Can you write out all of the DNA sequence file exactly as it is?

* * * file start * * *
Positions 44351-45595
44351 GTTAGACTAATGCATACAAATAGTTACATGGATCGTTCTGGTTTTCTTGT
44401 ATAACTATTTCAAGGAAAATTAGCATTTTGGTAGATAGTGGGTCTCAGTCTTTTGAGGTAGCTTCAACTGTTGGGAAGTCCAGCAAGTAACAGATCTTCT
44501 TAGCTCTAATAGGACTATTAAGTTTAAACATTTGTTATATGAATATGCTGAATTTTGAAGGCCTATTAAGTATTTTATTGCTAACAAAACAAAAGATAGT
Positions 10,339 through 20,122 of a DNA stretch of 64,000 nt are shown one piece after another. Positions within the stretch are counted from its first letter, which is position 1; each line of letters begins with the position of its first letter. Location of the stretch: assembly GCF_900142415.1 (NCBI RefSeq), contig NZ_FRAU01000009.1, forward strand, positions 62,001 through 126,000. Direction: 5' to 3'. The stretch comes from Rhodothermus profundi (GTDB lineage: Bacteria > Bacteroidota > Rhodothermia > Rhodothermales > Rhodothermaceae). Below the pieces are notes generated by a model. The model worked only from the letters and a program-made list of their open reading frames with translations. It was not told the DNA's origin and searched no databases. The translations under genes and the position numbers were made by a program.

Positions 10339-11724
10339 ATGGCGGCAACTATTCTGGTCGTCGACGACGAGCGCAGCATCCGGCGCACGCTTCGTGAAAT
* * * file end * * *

Positions 44351-45595
44351 GTTAGACTAATGCATACAAATAGTTACATGGATCGTTCTGGTTTTCTTGT
44401 ATAACTATTTCAAGGAAAATTAGCATTTTGGTAGATAGTGGGTCTCAGTCTTTTGAGGTAGCTTCAACTGTTGGGAAGTCCAGCAAGTAACAGATCTTCT
44501 TAGCTCTAATAGGACTATTAAGTTTAAACATTTGTTATATGAATATGCTGAATTTTGAAGGCCTATTAAGTATTTTATTGCTAACAAAACAAAAGATAGT
Positions 10,339 through 20,122 of a DNA stretch of 64,000 nt are shown one piece after another. Positions within the stretch are counted from its first letter, which is position 1; each line of letters begins with the position of its first letter. Location of the stretch: assembly GCF_900142415.1 (NCBI RefSeq), contig NZ_FRAU01000009.1, forward strand, positions 62,001 through 126,000. Direction: 5' to 3'. The stretch comes from Rhodothermus profundi (GTDB lineage: Bacteria > Bacteroidota > Rhodothermia > Rhodothermales > Rhodothermaceae). Below the pieces are notes generated by a model. The model worked only from the letters and a program-made list of their open reading frames with translations. It was not told the DNA's origin and searched no databases. The translations under genes and the position numbers were made by a program.

Positions 10339-11724
10339 ATGGCGGCAACTATTCTGGTCGTCGACGACGAGCGCAGCATCCGGCGCACGCTTCGTGAAAT